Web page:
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When I said it was fine to leave your camera on auto when you’re starting out (and later if that’s what works for you!) this is why. Composition is more important. There are rules you can follow here, and breaking them can be good too. Composition is one of the most important differences between a good photo and a bad one. And with the right composition, sometimes a photo that isn’t really of anything interesting can still be good.

Rule of Thirds

The Rule of Thirds is probably the most commonly used rule for composition, because it works. Take a simple landscape. Sky. Land. Divide them across the middle of the frame, and it looks dull. Divide them in thirds, and it looks much better. Doesn’t matter if it’s one-third sky or two-thirds - that just depends which bit is more interesting, or you want to draw attention to. But split them in thirds, and it just feels good.

Same applies to many other subjects. Put a person one-third of the way across the frame, and it usually looks better than having them in the middle. Get your subject’s eyes at one-third from the top. Have that person walking along the street over the road from you one-third of the way into the frame.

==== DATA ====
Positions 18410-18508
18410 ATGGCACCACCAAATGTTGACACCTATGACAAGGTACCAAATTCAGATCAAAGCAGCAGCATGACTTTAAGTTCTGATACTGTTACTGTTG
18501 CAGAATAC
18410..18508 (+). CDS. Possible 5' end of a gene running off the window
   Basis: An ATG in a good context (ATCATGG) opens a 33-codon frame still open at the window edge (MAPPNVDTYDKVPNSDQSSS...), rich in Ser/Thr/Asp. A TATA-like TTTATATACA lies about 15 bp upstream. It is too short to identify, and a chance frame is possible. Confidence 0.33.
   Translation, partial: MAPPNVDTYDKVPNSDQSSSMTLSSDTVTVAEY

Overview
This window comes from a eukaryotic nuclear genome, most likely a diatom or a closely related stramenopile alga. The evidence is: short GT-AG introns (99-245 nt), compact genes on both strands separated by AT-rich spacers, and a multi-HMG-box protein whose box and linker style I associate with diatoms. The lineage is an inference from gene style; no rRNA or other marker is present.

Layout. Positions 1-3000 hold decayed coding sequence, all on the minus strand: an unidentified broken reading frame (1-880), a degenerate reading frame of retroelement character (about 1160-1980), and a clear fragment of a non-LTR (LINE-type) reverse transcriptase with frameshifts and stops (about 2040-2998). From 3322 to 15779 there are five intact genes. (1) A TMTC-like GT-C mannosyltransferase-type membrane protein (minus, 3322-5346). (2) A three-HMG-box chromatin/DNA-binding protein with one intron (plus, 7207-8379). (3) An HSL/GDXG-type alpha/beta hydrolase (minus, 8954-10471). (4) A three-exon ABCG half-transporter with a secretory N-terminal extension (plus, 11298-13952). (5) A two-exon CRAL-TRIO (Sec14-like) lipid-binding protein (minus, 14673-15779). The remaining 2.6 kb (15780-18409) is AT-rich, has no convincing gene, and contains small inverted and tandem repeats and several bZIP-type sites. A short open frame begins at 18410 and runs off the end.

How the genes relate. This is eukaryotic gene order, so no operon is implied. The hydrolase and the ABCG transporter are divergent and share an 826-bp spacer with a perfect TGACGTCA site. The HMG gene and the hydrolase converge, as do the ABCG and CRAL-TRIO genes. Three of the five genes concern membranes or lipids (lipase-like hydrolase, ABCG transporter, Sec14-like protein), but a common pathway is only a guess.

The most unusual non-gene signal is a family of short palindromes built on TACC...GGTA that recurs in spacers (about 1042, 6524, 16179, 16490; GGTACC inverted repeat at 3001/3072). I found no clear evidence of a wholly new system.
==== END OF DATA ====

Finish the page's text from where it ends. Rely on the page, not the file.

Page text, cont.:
Breaking the Rule of Thirds

Rules are made to be broken. Sometimes, thirds aren’t right. A big, wide, empty landscape can look great when the frame is mostly sky, with just a bit of land at the bottom. It emphasises the huge sky, towering over the land. Portraits often look good with the subject right in the middle. A walking subject about to step out of the frame can make the viewer think about where they might be going, taking the story of the photo out of the frame.

These things can be unexpected, which can add some interest to a photo.

My advice would be to use the Rule of Thirds a lot. Learn it until it becomes natural. Then learn when to break it.

It’s probably worth mentioning Instagram at this point. One app shouldn’t really change general rules for composition, but I think Instagram has. It does allow other formats now, but for years, it was square-only. And square compositions do tend to favour central splits, or having the subject right in the middle. So it’s become a more common thing to do.